This prevents the iframe from loading until the user has scrolled close by. Nice!

Optimizing using Gulp

Gulp logo

Not everything can be optimized by Jekyll or Hugo. So what can you do?

Enter gulp

gulp is my tool of choice for optimizing my Hugo site. There are a wide array of well supported plugins for gulp. They can do everything from optimize images to minify HTML.

Here are some of my favorites:

gulp-uglify - minifies and compresses javascript. I only have one javascript library i’m using right now which this applies to. If you’re project is Javascript heavy though, definitely look into gulp-uglify

gulp-htmlmin - minifies HTML. You can also use it to minify inline Javascript and CSS.

gulp-imagemin - probably the most useful gulp plugin for my purposes. Right now i’m having it resize, convert to jpg and then convert to a progressive jpeg. It’s relatively fast and when combined with gulp-cache it only has to be done once! It may seem complicated but the output produces image sizes that Lighthouse loves.

Example

If you’re curious, here’s a snippet from my gupfile.js for imagemin

gulp.task("resize", function() {
  return gulp
    .src(["content/**/**/*.+(png|jpg|jpeg|gif)"])
    .pipe(cache(imagemin([
      imagemingm.resize({width: 720}),
      imagemingm.convert('jpg'),
      imageminmozjpeg({quality: 80})
    ],{
    verbose: true
    }), {
      fileCache: new Cache({ tmpDir: path.join(process.env.PWD, 'node_modules'), cacheDirName: '.cache' })
    }))
    .pipe(gulp.dest("public/"));
});

Some important things to notice

  • I’ve used ** to denote a wildcard value for a directory name. Depending on the depth of your images you may need to add more **/ to your path. This works well for my path which is typically /contents/post-name/images/image-file.jpg
  • Setting up other plugins that don’t come with gulp-imagemin can be confusing. imageminmozjpeg for example, is imported separately. I set it up at the top of my file like so: var imageminmozjpeg = require('imagemin-mozjpeg');
  • Finally, you can see that i’m using gulp-cache here. Depending on where you’re building your site, you may not have to define any options. I use Netlify for my site. The only way for gulp-cache to work is to define tmpDir and cacheDirName to the node_modules folder. That way, when your site is built, your cache is re-loaded. No resizing images if we don’t have to!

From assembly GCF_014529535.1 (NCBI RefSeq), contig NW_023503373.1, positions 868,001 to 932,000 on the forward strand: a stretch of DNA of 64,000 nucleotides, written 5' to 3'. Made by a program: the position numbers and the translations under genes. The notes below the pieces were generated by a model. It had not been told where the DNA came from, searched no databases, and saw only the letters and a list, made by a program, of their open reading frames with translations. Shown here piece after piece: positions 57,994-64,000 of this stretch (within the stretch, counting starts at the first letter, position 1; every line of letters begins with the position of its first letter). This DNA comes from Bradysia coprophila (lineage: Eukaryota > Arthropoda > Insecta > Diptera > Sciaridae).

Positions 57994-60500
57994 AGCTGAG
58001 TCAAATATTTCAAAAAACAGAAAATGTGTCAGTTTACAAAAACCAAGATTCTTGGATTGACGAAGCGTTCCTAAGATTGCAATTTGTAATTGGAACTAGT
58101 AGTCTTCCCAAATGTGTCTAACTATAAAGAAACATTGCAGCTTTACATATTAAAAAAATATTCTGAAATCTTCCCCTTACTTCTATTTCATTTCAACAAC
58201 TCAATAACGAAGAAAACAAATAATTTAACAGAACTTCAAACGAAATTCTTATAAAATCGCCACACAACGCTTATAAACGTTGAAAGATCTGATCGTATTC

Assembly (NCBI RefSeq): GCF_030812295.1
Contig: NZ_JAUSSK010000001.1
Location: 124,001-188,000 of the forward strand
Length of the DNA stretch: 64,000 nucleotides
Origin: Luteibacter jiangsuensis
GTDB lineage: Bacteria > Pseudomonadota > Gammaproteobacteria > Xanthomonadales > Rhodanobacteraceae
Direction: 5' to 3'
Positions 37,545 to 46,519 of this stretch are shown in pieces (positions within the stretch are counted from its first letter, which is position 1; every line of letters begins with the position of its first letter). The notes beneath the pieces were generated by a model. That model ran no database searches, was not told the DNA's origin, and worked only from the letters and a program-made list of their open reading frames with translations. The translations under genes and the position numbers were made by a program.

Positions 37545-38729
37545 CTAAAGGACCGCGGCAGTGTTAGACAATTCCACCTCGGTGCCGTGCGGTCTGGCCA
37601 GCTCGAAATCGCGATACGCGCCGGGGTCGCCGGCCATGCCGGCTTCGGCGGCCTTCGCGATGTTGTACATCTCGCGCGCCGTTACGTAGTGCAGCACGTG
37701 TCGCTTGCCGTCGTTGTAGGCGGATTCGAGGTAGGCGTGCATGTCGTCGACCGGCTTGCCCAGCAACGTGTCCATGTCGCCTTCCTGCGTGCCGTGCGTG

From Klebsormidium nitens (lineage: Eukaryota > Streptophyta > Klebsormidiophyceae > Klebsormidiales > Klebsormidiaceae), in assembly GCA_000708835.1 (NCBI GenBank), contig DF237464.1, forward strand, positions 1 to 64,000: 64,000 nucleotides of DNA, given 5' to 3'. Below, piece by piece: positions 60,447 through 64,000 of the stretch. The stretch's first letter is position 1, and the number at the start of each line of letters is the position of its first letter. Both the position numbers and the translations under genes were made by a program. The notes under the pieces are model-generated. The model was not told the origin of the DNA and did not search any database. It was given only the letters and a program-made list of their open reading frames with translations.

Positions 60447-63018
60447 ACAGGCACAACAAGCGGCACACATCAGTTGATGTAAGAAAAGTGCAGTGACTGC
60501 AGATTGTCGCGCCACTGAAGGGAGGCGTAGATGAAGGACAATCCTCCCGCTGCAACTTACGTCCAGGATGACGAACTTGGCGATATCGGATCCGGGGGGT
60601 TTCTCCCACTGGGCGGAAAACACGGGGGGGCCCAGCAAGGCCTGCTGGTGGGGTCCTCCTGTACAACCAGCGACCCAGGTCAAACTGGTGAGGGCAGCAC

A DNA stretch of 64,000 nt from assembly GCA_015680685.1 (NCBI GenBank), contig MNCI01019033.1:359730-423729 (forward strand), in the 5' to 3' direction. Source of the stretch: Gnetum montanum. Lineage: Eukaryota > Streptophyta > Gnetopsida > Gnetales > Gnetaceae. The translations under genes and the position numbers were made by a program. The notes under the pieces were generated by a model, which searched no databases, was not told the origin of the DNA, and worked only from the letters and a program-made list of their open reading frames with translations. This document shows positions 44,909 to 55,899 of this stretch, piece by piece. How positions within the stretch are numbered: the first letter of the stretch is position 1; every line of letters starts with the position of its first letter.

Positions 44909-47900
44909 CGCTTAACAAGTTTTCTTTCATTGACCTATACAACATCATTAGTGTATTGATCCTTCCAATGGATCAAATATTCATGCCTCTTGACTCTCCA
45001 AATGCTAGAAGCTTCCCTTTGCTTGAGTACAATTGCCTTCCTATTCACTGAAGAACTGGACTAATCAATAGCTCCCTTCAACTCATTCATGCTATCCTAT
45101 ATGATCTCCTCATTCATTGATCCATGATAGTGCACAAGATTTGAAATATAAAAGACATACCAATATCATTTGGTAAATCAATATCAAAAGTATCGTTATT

By using gulp-cache, my build + deploy times went from 10 minutes to ~60 seconds. 🎉 Trading the minor increase in cache size for compute time is definitely worth it. Plus, I’m sure Netlify is happy about that!

Remove the Cruft

Dirty hand print

When there’s convenience, there’s always a tradeoff.

That’s what I was finding as I continued to use Google Analytics and services like Disqus. Disqus in particular, had a tendency to drive me up the wall. (Ever look at your Javascript Debug console on a site using Disqus? You’ll see why..)

I recently wrote a tutorial on how to switch from Disqus to self-hosted Commento. There are two benefits to make the switch:

  1. You get control of your site content. There’s no 3rd party service that could go poof tomorrow. (It is up to you to make sure your content is backed up! One advantage of paying for a service instead of hosting).
  2. You’ll get a performance boost! I’ve tested the before and after and the results are in. Disqus was a major drag on network and CPU usage. Commento, is light and resource usage is minimal. Perfect companion for a statically generated site!

As a site owner, the quality and speed is completely dependent on your site features. Remember, there may be better alternatives out there. No need to sell your soul to Google, Disqus, or anyone if you don’t need to!

Site Audit

As I wrap up this post, I do want to leave you with one more handy tool.

Serpstat’s Site Audit tool.

I used it to crawl my site on a regular interval. It’s extremely useful for catching all types of errors. For instance, just recently it caught a few images that were broken. I made a few edits and everything was back up and running!

Screenshot of Serpstat Site Audit

If you want to keep your site error free, nothing beats a site audit tool like Serpstat’s!

You’re never done

You read right. You’ll never be done.

Improving performance for an actively developed site is never ending. Despite your best efforts you could spend days on the minute of optimizing images and lazy loading. When it comes down to it, how much of it is worth it? That’s a question i’m still trying to answer myself!

I hope you’ve found this article useful. What was your biggest takeaway? Have a optimization tip that I didn’t mention? Sound off in the comments below!